Supercharging the future

Sales of electric vehicles are rising quickly, but could the industry become a victim of its own success? Trelleborg’s e-mobility expert, Axel Weimann, tells us about superchargers, hydrogen trucks and why he is selling his combustion engine car to go all-electric.

Pick any data point and the growth of electric cars looks like a wildly successful phenomenon. The number of electric cars on the world’s roads hit 16.5 million at the end of 2021, according to the International Energy Agency (IEA). That is triple the number in 2018. Two million electric cars were sold in the first quarter of 2022 alone, three quarters more than the same period a year earlier. 


Yet with such a rapid rate of growth come challenges. The price of critical minerals essential for battery manufacturing are soaring. Lithium prices, for example, the IEA said were seven times higher in May 2022 than they were at the beginning of 2022. 


The expansion of charging infrastructure in many locations has failed to keep up with the growth in electric car sales, prompting hesitancy among potential buyers. Anxiety over the range of electric vehicles regularly crops up in consumer surveys, despite the industry’s best efforts to publicize how this has extended. 


“People who are yet to experience owning an electric vehicle naturally see potential obstacles, not the solutions,” says Axel Weimann, whose passion and work is the future of automotive. “That concern is going to be blown away by some of the technological improvements we’re going to see over the coming years.” 


Weimann is Trelleborg’s e-mobility expert and would be what is considered an early adopter. He purchased his first electric vehicle, a Nissan Leaf, in 2015 — back when global electric vehicle (EV) sales were running at a little over half a million a year. The average electric car had a range of about 100 kilometers in winter, about a third of that of modern comparable electric cars. “It was great as a second car,” he says. Weimann replaced the Nissan with a Renault Zoe when it was time to upgrade, another EV with greater efficiency  and a longer range.


However, for many would-be buyers, questions over range and efficiency are only part of the picture. They focus on more mundane issues, such as where to charge an EV when living in an apartment block. That, according to Weimann, is becoming a redundant question. Employers across Europe are investing in charging infrastructure and gas stations are pivoting with installations of superchargers that can fuel 250 kilometers of range in just 25 minutes. 


“If you drive up to 250 kilometers per week, then you don’t need a charger at home. You can charge while you buy groceries or pop out for coffee with a friend,” he adds. “A change of mindset is required to see the opportunity of charging while parked and doing something meaningful rather than taking the extra ride to the filling station.” 



The growth of EVs will place unprecedented demand on the national grid. To drive 100 miles, an EV uses the same amount of electricity as it does to power a typical US home for a day, according to the US Department of Energy. Yet, while EVs place significant demands on the grid, they can also be part of the solution, Weimann says.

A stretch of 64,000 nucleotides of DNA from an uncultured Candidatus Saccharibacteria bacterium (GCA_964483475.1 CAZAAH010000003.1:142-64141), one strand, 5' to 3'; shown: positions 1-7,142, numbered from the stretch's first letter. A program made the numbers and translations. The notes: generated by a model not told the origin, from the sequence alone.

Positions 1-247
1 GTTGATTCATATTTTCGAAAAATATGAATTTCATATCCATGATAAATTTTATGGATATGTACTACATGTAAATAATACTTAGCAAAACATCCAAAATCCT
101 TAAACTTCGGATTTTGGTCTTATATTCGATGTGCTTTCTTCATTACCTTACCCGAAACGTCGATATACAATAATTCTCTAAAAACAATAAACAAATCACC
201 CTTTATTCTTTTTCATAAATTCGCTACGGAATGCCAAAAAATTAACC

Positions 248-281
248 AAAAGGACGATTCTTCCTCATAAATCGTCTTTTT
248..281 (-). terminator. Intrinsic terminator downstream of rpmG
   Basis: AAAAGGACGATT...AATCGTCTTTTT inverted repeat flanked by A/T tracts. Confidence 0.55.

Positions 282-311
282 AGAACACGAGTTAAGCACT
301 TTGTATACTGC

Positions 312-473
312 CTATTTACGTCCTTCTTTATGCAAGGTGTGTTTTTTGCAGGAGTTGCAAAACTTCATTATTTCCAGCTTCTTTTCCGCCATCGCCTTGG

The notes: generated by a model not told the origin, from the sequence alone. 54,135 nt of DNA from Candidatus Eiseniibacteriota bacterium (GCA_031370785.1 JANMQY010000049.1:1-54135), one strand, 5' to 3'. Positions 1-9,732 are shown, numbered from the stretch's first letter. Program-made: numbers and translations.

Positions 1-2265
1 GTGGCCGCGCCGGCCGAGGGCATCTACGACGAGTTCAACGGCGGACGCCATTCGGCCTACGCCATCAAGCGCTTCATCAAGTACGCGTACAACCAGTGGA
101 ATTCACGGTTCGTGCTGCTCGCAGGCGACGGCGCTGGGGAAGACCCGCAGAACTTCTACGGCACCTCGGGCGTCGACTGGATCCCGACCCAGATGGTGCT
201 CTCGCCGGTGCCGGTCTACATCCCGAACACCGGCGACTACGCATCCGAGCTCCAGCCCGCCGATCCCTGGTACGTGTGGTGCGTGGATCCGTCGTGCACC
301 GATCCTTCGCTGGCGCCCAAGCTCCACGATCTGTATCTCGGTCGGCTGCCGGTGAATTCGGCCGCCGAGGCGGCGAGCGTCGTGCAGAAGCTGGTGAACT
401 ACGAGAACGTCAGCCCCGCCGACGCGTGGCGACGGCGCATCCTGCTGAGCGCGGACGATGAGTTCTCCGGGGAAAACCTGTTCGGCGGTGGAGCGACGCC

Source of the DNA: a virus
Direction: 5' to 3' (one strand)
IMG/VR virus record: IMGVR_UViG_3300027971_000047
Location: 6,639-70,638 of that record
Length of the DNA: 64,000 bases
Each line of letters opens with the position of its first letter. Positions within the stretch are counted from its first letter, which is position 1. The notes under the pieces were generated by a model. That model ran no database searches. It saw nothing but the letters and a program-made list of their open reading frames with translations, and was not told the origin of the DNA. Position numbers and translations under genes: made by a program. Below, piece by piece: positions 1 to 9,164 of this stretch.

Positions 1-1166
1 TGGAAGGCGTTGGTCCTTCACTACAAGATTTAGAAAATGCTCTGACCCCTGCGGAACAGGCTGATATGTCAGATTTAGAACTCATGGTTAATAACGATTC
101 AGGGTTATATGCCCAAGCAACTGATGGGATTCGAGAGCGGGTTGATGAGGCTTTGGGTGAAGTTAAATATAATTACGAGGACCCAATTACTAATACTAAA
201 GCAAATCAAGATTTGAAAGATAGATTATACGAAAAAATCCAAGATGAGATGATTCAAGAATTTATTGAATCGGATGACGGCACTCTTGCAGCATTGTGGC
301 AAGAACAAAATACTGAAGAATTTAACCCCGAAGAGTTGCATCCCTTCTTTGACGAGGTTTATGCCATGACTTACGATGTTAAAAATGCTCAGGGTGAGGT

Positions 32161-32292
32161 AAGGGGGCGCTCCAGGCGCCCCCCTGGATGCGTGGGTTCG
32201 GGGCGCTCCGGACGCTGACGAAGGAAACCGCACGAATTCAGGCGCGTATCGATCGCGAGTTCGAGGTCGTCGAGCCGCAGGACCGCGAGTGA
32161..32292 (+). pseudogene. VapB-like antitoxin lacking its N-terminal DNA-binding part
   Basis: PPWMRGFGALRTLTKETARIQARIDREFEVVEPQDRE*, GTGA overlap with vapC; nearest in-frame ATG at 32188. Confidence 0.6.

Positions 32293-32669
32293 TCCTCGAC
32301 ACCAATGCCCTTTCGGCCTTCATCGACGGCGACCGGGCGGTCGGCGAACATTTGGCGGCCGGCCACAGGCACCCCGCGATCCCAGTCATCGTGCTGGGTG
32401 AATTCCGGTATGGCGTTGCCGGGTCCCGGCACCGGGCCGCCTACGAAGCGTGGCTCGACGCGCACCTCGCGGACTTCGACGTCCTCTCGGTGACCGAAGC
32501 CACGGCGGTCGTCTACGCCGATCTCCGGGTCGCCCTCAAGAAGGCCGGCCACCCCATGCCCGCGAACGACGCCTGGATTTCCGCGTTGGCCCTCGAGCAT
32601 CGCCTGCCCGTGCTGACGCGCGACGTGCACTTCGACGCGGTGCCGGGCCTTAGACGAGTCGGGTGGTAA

Smart charging technology known as “vehicle to grid” enables car batteries to give power back to the grid, taking some pressure off when demand is greatest. 


Plans to utilize the technology are already moving through the German parliament. 


“This ‘breathing of energy’ is totally new and saves a huge amount of money on the grid because authorities don’t have to use their own storage capabilities,” explains Weimann. “You can just use the fleet on the street.” 


Battery technology is now so advanced that it dominates the attention of governments and manufacturers. However, Weimann says that hydrogen power is developing quickly  and holds advantages over electric vehicles in certain contexts, particularly heavy trucks.


Batteries weighing as much as two tonnes would be required to power standard-sized trucks, compared to a hydrogen fuel load weighing a quarter of that. That would ultimately cost the operator 1.5 tonnes of payload, and that is before you consider the slim prospect of finding super chargers outside of developed western economies. Hydrogen trucks have a window of opportunity “for at least the next ten years”, Weimann says. 


That lack of infrastructure hints at the limitations facing e-mobility during the years ahead, and even points to a crisis for developing economies. Across China, the Americas and Western Europe, governments have set ambitious emissions reduction targets, which is fueling investment in infrastructure to support the growth of e-mobility. 




“Cars are built for huge markets,” Weimann says. “The countries who are lacking in charging infrastructure, or who don’t have the power to switch, are going to need help developing further. Otherwise, it won’t be long until there are no longer new cars available to these markets.”


For now, manufacturers are focused on their domestic markets and it is working, but will everyone be willing to switch to electric vehicles? Car enthusiasts tend to be romantic about combustion engines. Whether they can be converted is perhaps the truest test of electric cars as products. On that front, Weimann offers hope: he is selling his sports car to replace it with a Tesla. 


“If you think about a V8-powered car with its sounds and just the special feeling it gives you, of course that’s fascinating, but times are changing and its time will soon be over,” he says. “But then I would say, if you have photovoltaic solar energy on the roof and you’re able to drive with your own power, that too is a special experience.” 


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